Among the most recent is landmark Easton restaurant Mason’s Redux, which added “Nice” cream to its new dinner service menu.
A refrigerated truck Miller adapted specially for creamery road trips to farmers’ markets and other functions has attracted an enthusiastic following during its year-round Tuesday afternoon stops at the Camden Avenue Farmer’s Market in Salisbury among college students and families, with hand-dipped cones and malted milkshakes. (Nice Farms Creamery also appears weekly at the Kent Island Farmers Market in Stevensville (Thursdays afternoons), the Anne Arundel County Farmer’s Market in Annapolis (Sunday mornings) and the Historic Lewes Farmers Market in Delaware (Saturday mornings).
At events like Tuckahoe Steam and Gas Show, Eastern Shore Thresherman’s Show, and Wicomico County Fair, Miller usually showcases large authentic churns powered by a revamped classic John Deere engine.
A Salisbury University history major, Miller is the product of farming families: His grandfather Leon Nice, the creamery’s namesake, and parents Bob Miller and Chase Tanner.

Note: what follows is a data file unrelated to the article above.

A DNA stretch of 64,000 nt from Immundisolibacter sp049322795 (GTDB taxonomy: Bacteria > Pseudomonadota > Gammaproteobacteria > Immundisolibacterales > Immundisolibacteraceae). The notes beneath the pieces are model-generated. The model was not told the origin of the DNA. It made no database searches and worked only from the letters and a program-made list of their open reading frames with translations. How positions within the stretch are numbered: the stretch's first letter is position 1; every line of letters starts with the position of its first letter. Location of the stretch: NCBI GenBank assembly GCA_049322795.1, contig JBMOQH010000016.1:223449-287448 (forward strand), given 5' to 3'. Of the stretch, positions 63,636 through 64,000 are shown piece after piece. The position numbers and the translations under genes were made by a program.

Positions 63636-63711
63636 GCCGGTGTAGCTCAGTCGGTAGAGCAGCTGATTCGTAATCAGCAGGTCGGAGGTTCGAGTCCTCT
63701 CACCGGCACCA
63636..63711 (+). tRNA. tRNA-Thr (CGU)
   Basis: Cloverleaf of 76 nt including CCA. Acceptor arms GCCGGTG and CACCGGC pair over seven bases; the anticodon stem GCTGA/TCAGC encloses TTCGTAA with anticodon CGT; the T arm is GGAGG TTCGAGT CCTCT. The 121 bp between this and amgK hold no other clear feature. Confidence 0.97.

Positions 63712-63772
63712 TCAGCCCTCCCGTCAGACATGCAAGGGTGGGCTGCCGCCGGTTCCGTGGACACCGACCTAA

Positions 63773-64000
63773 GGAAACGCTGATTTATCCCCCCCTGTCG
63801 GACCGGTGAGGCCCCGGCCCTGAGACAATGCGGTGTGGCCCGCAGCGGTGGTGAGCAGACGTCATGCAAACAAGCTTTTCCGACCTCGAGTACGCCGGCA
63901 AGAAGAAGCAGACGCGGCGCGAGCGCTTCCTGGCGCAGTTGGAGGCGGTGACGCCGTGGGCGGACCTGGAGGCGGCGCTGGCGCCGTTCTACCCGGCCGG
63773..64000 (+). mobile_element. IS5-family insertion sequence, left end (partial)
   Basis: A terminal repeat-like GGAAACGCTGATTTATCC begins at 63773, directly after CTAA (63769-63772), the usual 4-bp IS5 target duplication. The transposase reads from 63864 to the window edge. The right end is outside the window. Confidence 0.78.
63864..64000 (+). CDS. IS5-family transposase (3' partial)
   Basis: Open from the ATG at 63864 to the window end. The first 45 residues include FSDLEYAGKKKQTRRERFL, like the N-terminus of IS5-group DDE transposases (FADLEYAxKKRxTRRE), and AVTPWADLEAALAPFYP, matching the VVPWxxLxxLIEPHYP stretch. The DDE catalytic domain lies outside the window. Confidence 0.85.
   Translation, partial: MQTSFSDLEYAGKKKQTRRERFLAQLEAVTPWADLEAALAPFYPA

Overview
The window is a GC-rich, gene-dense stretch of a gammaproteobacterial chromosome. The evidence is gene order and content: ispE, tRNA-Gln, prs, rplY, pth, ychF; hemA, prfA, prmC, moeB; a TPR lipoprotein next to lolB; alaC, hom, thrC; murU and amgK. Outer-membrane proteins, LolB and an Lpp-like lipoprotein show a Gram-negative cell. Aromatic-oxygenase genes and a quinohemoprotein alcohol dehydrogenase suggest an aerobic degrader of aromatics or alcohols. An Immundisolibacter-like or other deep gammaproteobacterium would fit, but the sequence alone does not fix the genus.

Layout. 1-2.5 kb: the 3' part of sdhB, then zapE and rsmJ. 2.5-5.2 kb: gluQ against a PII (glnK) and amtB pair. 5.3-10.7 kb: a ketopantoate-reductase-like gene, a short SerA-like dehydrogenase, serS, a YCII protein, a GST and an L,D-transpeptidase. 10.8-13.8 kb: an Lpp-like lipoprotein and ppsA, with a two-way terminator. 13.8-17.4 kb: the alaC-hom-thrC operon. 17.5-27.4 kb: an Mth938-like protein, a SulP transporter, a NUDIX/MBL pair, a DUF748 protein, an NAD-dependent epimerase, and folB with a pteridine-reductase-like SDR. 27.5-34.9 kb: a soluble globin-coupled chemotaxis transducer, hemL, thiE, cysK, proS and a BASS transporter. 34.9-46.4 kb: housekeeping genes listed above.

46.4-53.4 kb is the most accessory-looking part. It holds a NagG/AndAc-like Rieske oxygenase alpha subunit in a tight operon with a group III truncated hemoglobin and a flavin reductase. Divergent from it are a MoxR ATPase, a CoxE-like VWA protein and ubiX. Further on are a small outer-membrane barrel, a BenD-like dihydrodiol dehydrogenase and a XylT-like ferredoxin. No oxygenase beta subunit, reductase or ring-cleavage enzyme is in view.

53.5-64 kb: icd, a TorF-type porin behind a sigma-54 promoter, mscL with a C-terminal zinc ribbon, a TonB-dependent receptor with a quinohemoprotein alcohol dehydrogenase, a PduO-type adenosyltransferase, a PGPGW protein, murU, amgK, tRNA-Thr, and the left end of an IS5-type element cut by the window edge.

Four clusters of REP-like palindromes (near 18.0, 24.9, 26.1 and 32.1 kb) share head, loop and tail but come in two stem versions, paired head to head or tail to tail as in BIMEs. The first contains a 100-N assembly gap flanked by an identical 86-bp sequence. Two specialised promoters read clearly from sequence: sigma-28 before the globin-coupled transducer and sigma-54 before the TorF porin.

Miller credits them with envisioning a pasture-grazed dairy farm as the healthiest option for cows, people, and the land itself.
They moved to the present 201-acre location in 1989 from Bordentown, N.J.
Son Bob now helms the team, assisted by wife Jaclyn, daughter Brandi, brother Lucas, and youngsters Jake and Jacob, the primary taste testers, Miller said with a laugh.
Nice Farms Creamery is one of the three Eastern Shore Dairy Farms selected as Maryland Ice Cream Trail official stops statewide. (Others include Kilby Cream in Rising Sun, Chesapeake Bay Farms in Pocomoke and Berlin.
For more on The Maryland Ice Cream Trail visit
The creamery also received the 2017 Bright Lights award for Caroline County, recognizing innovative practices and partnerships benefitting the state’s economy.
Instead of cows, boats dot the scenery outside Scottish Highland Creamery’s waterfront window in Oxford. Customer seating is limited to the outside deck only, with the building’s inside devoted to mixing up hand crafted recipes a gallon at a time.